Creative Resourcefulness At Home

by Lauren Chorpening

One of the things I value most about Design*Sponge is the focus on real people and their homes. It’s easy to see a beautiful picture of a house and make assumptions about the family’s budget, values, luck, etc. but sharing the personal stories and journey make room for creative inspiration. It changes the elements of a house from aspirational to approachable. Design*Sponge taught me early on that a home and budget are what we make them and that waiting to win the lottery before we can love our homes’ interiors isn’t the only way.

Something to love about this age of blogs, YouTube tutorials, and library books delivered to any device is that there’s always information to find to support the resourceful creative. If the desire is there to reupholster a couch found on the side of the road with discounted upholstery fabric, a rented staple gun, a sewing machine and a 20 year old instructional book, it can be done (first hand experience right here). It’s true that most everything will cost something but money isn’t the only thing to spend. The final product can be beautiful, impressive and cost effective at the same time. That nagging voice on Instagram and design blogs to have the newest, best, prettiest pieces can be quieted when our values shift from getting the lifestyle we’d like to making the lifestyle we’d like. Being resourceful isn’t always glamorous, but it does create independence from the need of approval and staying on-trend.

Images Above: (Top) Mallory and David’s home is no stranger to refinished Craigslist finds. The living room sectional frame is a Danish Modern piece that they found secondhand and had cushions made to fit them. (Bottom) It was tricky for Jane to find floor tiles for her new dining room extension that matched the original kitchen tiles. After searching all around the UK, she found the matching reclaimed tiles. They were covered in concrete so the process was tedious but worth it to see the cohesive, original flooring in place.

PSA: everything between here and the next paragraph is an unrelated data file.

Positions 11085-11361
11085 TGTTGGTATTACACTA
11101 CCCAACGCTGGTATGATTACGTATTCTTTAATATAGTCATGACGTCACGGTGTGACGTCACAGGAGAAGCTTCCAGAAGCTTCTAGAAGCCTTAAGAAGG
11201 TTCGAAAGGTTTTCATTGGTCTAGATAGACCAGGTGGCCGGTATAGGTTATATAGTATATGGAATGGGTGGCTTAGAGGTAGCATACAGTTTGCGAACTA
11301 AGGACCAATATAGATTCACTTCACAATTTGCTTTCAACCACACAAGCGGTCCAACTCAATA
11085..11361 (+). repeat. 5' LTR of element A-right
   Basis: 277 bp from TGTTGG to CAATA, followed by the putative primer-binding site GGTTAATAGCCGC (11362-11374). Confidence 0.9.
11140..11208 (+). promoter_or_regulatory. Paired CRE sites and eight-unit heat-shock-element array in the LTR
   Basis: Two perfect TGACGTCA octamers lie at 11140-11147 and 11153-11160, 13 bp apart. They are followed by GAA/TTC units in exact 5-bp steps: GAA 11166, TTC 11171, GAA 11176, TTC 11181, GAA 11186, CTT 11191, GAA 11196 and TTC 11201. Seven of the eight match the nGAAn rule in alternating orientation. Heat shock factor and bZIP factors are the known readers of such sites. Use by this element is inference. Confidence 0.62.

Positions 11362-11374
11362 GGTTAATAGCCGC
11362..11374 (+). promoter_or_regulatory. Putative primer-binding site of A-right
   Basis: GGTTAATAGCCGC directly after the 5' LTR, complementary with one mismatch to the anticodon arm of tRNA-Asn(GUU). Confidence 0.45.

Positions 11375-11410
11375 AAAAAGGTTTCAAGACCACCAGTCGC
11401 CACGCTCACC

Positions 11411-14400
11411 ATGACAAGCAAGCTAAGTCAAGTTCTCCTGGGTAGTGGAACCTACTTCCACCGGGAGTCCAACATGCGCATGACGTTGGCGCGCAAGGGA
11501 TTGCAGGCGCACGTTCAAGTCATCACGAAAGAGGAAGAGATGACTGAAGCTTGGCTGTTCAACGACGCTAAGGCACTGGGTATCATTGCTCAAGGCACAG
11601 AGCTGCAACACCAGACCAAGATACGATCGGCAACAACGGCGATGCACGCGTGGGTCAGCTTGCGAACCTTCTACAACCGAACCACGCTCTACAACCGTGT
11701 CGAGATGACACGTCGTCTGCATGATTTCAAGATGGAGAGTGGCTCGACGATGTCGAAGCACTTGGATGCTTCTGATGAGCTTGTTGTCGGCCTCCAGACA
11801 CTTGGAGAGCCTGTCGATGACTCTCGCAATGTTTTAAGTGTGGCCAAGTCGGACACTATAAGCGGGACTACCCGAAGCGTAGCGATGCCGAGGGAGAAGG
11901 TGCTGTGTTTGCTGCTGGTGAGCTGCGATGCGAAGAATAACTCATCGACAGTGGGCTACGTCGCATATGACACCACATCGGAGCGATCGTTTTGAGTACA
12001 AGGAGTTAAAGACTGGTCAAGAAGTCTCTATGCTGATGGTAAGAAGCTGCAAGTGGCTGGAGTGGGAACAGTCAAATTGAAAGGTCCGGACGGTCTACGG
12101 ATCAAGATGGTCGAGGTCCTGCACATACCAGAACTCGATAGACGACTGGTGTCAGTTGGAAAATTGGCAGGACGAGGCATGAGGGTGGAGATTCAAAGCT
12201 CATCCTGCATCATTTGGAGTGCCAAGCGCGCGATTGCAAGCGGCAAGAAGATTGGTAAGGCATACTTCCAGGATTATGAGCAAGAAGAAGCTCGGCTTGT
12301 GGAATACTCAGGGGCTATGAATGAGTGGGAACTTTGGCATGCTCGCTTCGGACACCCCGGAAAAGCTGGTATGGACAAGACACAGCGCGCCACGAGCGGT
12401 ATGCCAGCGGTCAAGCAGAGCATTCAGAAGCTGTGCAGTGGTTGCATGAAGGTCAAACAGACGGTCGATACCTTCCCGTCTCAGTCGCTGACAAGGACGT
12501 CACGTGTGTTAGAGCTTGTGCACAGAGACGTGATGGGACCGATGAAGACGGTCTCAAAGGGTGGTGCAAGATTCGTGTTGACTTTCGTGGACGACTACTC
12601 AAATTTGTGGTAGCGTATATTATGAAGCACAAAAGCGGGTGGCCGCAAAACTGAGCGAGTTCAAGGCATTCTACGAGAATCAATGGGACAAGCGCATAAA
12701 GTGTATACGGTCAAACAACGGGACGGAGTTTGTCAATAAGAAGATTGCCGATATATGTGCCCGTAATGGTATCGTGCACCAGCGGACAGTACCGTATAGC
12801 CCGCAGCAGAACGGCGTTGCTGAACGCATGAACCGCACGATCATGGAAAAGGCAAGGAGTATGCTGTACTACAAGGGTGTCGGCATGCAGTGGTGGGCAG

A few months ago my husband, Austin, and I were talking about our round coffee table. It was a Craigslist find and it had been in decent condition. After 2 years of owning it, Austin was interested in trying to coat the top with concrete. After some research, supplies and an open evening, we got to work. The next morning it was evident this was not going to be a long-lasting application. The sides of the concrete were already cracking. We chipped it off and started back at square one, this time with the coffee table looking a little traumatized from the project. This last week I mentioned to him that it was maybe time to invest in a new coffee table. We had tried and failed–time to move on. Austin’s mind went into problem-solving mode. The base of our coffee table is solid wood, modern and very pretty. We made a trip to the Habitat for Humanity Restore and found a 2- x 3-foot piece of stone countertop finished on all sides. Austin cut the top of our coffee table off with a hack saw, added adhesive pads and set the new surface on top of the base. The concrete was messy, somewhat pricey and just didn’t work the way we expected. This second idea was almost mess-free other than some sawdust, easy and took about 5 minutes total. It makes our living room look cleaner, more welcoming and more pulled together. I was so grateful for that first “mistake” and the five minutes it took to come up with an even better solution that cost a fraction of the price of a new stone top  coffee table.